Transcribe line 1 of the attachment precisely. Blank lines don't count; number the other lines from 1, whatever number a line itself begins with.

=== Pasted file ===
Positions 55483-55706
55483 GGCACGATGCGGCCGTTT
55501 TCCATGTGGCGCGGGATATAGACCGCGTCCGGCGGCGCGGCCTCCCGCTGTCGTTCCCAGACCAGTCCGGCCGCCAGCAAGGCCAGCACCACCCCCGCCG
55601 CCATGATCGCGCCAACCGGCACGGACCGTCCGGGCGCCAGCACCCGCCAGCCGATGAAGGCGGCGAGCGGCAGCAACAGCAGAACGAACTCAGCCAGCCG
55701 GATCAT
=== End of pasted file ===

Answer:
Positions 55483-55706